Kenny Ingram, Global Industry Director at global enterprise application company, IFS, has gazed into his crystal ball for the construction, engineering and infrastructure industries and made some bold predictions for 2019.
Mr Ingram believes that 2019 will see a digital leap forward as many construction companies explore integrated business software into projects for the very first time.
“Tighter margins, global skills shortages and new industry entrants are all ramping up the pressure on traditional construction businesses to deliver greater productivity and more integrated, cost-efficient projects, on time, every time,” he stated.
50 per cent of all construction projects worldwide will include modular content by 2022, driven by the growing global skills shortage.
IFS reported that in 2018 they saw four times greater customer activity around modular construction than in any other year before it.
Across the globe in all areas of construction (e.g. schools, prisons, hospitals and luxury apartments), 2018 saw modular construction really explode onto the scene.
Mr Ingram predicts that new entrants next year will make modular construction even more essential.
“2019 will see growing numbers of traditional construction companies begin opening modular factories to stay competitive. And more new players will enter the industry – from manufacturing, supply chain and logistics to local governments, banks and insurance companies,” he forecasts.
Due to these companies offering great incentives such as flexible finance and service packages, there will be a huge pressure on building firms to adapt.
“They’ll need tighter control and more adaptability over every aspect of their projects. Proving they can, if necessary, partner up with larger networks of suppliers, offer services and maintenance on assets once built, including equipment hire, and yes, even offer or manufacture some modular units or components,” Mr Ingram predicts.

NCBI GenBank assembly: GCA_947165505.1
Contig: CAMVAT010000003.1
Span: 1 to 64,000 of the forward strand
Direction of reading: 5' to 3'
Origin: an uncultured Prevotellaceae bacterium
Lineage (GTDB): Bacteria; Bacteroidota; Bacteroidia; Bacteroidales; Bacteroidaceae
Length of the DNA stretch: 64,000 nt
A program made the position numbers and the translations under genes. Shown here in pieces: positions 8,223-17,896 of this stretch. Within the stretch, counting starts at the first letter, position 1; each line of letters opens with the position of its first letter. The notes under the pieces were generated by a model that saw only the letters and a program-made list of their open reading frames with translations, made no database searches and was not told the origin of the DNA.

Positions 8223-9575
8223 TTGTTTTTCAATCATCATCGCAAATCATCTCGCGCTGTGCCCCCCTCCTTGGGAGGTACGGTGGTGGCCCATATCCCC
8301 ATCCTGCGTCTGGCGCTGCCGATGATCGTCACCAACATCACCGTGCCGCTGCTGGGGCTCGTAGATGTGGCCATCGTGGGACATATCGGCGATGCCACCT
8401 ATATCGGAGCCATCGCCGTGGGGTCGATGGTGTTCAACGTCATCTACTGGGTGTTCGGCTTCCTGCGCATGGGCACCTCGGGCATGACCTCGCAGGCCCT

“It all adds up to an urgent need for better, more integrated digital management of complex, demanding projects,” he adds.
In 2019 more construction companies than ever before will start trying out integrated business software – for the very first time.
Some reports are stating that 10 per cent of traditional construction firms could go out of business over the next 5 years.
Mr Ingram states that because of this, competition around delivery and productivity will be fierce.
“Many companies will find themselves balanced on a knife-edge of opportunity: On the one hand growing urban populations and housing shortages will mean more demand and a higher order intake. On the other, shrinking profit margins and increased competition will mean unprecedented pressure on delivery,” he said.
As a result, 2019 will see more firms moving from being document-driven to data-driven.
Mr Ingram foresees that next year many building companies will take their first steps into digital and make their first investments in integrated business systems.
Digital asset lifecycle management, integrating both Building Information Modelling (BIM) and Enterprise Resource Planning (ERP) will be needed.
The collapse of one of the UK’s largest construction giants, Carillion, sent shockwaves through the worldwide construction industry this year.
The company built and maintained major assets such as schools, prisons, hospitals and power stations across the UK – before collapsing 1.7 billion euros (roughly $AU 2,681 billion) in debt, overnight, in January 2018.
While analysts have debated how and why this could happen, insiders point to many systemic faults. In a company that size, spread over several projects, Mr Ingram says it seems fair to say that without a central, integrated business system it would be all too easy for senior management to get a full picture of the truth.
“Central to ERP’s power for construction companies is its ability to connect and integrate all functions in a project – from finance to operations to design – enabling maximum adaptability,” he said.
As a business system, ERP takes all the functions of the business and provides it with one set of data, enabling it to flow through a project’s life cycle from inception to disposal.
For manufacturers, integrating ERP business system (rather than a single financial tool) is old news, but for many construction companies, that journey remains to be made. Well… until 2019 that is.
In addition, Mr Ingram says that he’s always argued that BIM software will be a driver of digital asset lifecycle management and integration.
“BIM is an integral part of moving from a document-driven to data-driven world. In 2019, I believe we’ll see the first construction companies take their first steps into discussing how to merge and build on the strengths of combining the two systems: BIM and ERP,” he comments.
More information on Mr Ingram’s statement and other details can be found here.